What is a personal budget?
Most personal financial planning experts will tell you: You need to do a personal budget. The reason being a monthly budget will allow you to plan for how you will spend and/or save your money each month and also keep track of your spending patterns. Personal budget is vital to keeping your finance in order. These experts are absolutely right, but all you probably hear is: blah, blah and blah. And you are not alone. The same sound played in my head when I heard the big B word: Budget! Most of us never complete a personal budget.
Various studies show serious lack of personal planning among North Americans. Not surprisingly, average consumer personal debt has been rising year after year. Yet, there is no shortage of easy to use online budget templates that are also free online for download. So why do we keep ignoring the one easy yet vital tool that could help us organize our finance and help us better track our cash flow?
Why do we avoid creating a budget?
Well, let’s just be honest! First, budget is not thrilling activity. It is boring as hell, tedious and can be downright terrifying for some. It is much more entertaining to watch Will and Grace or even Gilmore Girls re-runs than doing a budget.
Secondly, most of us don’t want to honestly face our own finance situation. It is easier to bury our heads in the sand and pretend we don’t see it. Much like eating well and exercise, we know that we should be eating more fruits, vegetables and maintain an active lifestyle but many of us just don’t.
I was like that. For a long time, I had the intense hatred toward budget. And yes, I am an accountant by trade and I work in finance field. I can practically see you shaking your head and the judgement is clear in your eyes. I know, but that was how I felt. The reason for my avoidance of personal budget is my dislike for Excel and yet it is the most widely used program to create a personal budget. I dislike Excel intensely because it is the tool that I use 80% of my time at work. So, after staring at spreadsheet for 40 hours per week for the last seven years, I HATE Excel! But deep down I knew that procrastination and avoidance was reason for not completing my personal budget.
I avoided creating my own budget so I didn’t have to deal with the real reason that causing me to use shopping as therapy and reducing stress. Karen doesn’t have this problem. She is crazy about budget. I mean CRAZY with the capital “C”. When Karen and her hubby decided to purchase their “love nest”, she created three budgets to determine their affordability and maximum purchase price.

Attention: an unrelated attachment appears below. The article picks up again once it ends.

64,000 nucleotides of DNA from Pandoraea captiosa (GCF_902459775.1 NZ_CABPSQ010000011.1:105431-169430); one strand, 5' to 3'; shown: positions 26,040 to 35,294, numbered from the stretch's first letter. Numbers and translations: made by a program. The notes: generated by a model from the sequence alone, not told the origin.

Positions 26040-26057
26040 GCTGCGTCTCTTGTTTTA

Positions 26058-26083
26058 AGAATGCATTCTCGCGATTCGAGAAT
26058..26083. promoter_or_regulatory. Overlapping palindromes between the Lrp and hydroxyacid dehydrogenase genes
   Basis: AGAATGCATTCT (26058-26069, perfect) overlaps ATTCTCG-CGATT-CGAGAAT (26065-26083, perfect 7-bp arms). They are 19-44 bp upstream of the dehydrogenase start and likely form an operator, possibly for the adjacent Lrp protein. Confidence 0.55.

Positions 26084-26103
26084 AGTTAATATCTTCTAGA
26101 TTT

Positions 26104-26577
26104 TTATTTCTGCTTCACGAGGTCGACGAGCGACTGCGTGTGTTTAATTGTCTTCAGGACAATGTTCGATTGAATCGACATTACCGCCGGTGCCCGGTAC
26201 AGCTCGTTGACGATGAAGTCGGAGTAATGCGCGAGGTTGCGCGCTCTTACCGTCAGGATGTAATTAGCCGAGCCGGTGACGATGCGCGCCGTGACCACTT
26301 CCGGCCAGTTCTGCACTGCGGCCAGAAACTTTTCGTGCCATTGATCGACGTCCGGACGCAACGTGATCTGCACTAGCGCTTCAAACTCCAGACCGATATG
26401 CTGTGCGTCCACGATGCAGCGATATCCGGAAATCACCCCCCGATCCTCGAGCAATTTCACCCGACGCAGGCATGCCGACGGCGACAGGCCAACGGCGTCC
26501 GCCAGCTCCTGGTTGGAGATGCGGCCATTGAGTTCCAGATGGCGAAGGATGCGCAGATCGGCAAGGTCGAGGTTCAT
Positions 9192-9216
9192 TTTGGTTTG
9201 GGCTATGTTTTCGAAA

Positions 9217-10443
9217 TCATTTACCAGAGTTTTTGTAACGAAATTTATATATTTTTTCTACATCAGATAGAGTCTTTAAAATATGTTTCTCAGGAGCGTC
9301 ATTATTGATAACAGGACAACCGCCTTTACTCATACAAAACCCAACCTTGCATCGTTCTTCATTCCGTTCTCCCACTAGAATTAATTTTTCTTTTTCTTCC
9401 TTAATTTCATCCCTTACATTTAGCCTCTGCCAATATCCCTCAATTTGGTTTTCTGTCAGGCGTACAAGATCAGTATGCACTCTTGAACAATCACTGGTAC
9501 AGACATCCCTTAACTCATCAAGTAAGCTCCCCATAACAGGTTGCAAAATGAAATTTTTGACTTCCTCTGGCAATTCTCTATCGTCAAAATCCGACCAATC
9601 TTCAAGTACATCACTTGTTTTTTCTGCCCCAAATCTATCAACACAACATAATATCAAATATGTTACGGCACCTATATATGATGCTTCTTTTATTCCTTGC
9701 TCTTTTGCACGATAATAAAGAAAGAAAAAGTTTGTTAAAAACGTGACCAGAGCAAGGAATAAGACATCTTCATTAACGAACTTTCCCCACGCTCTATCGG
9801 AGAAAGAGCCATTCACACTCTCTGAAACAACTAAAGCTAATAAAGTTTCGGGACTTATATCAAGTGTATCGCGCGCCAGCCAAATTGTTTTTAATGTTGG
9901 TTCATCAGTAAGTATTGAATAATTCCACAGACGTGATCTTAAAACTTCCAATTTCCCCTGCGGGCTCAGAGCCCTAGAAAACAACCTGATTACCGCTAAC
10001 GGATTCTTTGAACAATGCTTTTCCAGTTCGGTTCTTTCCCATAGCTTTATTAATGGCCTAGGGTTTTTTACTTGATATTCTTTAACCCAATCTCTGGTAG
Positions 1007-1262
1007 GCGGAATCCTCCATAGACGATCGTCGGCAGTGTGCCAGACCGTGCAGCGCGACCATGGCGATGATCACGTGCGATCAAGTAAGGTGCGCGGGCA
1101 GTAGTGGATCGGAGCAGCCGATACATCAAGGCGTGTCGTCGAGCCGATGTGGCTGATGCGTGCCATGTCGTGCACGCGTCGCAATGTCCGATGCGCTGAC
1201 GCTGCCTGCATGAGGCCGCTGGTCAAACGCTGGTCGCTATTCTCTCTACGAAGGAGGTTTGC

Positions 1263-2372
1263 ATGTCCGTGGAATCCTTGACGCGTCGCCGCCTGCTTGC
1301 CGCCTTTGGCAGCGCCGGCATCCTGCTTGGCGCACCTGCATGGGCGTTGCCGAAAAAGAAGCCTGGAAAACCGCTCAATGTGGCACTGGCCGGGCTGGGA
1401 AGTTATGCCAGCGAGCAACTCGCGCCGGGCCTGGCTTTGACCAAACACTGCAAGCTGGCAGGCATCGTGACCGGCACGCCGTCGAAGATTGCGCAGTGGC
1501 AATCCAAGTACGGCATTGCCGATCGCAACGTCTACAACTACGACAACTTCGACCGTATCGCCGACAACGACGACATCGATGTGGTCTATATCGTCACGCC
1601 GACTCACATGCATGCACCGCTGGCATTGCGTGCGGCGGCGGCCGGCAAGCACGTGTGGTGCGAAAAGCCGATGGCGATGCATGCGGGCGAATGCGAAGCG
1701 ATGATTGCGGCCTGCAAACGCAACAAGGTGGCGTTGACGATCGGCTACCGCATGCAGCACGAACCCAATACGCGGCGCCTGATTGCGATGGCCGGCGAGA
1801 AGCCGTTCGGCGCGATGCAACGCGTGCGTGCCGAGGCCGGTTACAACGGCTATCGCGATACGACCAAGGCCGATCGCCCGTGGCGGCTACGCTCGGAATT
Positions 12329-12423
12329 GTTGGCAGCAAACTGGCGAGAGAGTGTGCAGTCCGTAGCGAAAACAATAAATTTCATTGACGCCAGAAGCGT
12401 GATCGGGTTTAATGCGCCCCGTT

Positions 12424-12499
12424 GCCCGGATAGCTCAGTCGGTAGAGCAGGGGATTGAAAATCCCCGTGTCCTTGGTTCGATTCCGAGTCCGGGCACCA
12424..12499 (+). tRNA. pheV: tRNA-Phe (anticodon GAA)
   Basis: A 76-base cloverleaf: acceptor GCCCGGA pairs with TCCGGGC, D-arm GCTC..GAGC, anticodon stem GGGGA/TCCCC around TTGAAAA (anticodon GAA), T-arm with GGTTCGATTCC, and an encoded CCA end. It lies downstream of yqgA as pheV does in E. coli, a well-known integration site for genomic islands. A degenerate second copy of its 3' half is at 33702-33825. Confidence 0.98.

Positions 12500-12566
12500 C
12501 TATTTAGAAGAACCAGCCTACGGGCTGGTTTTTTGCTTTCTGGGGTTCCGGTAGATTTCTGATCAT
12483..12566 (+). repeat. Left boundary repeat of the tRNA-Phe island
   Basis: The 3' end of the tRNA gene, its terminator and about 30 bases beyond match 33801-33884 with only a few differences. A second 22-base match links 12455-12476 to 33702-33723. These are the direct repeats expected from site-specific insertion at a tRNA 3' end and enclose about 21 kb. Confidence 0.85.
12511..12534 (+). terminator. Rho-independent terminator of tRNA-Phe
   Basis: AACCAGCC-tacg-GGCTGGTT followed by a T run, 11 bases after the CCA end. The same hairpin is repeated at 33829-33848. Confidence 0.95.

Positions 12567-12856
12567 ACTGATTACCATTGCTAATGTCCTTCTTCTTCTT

It gave me a headache just thinking about the amount of budget worksheets that Karen created over the years. Oldest child and their obsessiveness with being responsible, I tell you…it is endless. But when I decided to purchase the townhouse I finally had to sit down and took a good look at my financial situation and created a budget on Excel! I learnt 2 things: Karen isn’t all that crazy and budget is actually good for you. It is a necessary evil that I must learn to love.
By honestly assessing my financial situation, I found out that I wasn’t living above my means but I wasn’t managing my finance effectively either. And by facing my financial situation and owning my budget, I took back the control of one aspect in my life. But procrastination was a mean beast that I had to wrestle and I wasn’t going to win this battle.
Under much dreads and duress, I ended up talking to Karen about how to create my own budget, why I avoided it for so long and more importantly how to stick to it. Needless to say, it made her very happy. However, after listening to my confession, she turned a bit pale. I gave her credit, Karen didn’t pass out. After she regained her composure (which took her a while), she tried to understand my reasons and perspectives. Then she worked with me to create solutions to help me confront my budget avoidance and procrastination. Admittedly, I thought Karen lost it when she proposed the idea of using visualization to help me overcome procrastination. I really thought that I pushed her over the edge with my honest confession, but the budget hawk actually had a good trick up her sleeve.
Visualization, the first step to fight budget procrastination
Though budget is a very helpful tool to plan your finance but you don’t see the actual money flow. What you see is a bunch of numbers on Excel spreadsheet which is very BORING. Yawn! I believe this is the reason that most of us started the process and just shut our laptop down after 10 minutes. Well, for me it was 5 minutes. Let’s try out Karen’s method of budget visualization madness and see if it can help you and me to overcome this very necessary but boring exercise.
Now, close your eyes! Now, imagine you are free of the money shortage. Think of how the weighing of financial burden that heavily pressing on your heart, shoulder and mind is slipping away from you. Keep that visualization as vivid as possible in your mind. Let yourself feel the small peaceful feeling that calming you down. Now create a picture in your mind how you will go above creating your budget. Now, I can practically see you rolling your eyes. Yes, I will admit I told Karen that this was the dumbest thing I heard. Because this sounded like a really silly method, but it can actually be quite effective because most of us aren’t particularly good at picturing how our immediate actions will affect us in the long term.
By visualising you in the future could be a simple way to beat procrastination. Karen got this idea when she came across Hal Hershfield’s work on “future selves” . In a nutshell, Hal believes that people often behave in ways that can be detrimental for themselves in the long term because they don’t see the consequences immediately. For example, you know eating fried chicken wings and fat dipping burgers continuously over time will be bad for your health but you still do it. In personal finance, Hal thinks if you can interact with your “future selves”, you will more likely save for retirement because when you visualize and more deeply consider your future selves it increases the tendency for you to act in ways that will drive to that desired outcome. That sounds quite logical, right? Well, I didn’t think so at first. I told her that it was stupid to try visualizes me free off financial burden. How am I connecting with my future self? I had no idea how to conjure that image in my mind. So, Karen and I dig deeper and tried another approach to help me to visualize. Yep! she was terrified that I would be penniless and she didn’t teach me better. So, here was the exercise that I did to help me visualizing and connecting to my future self: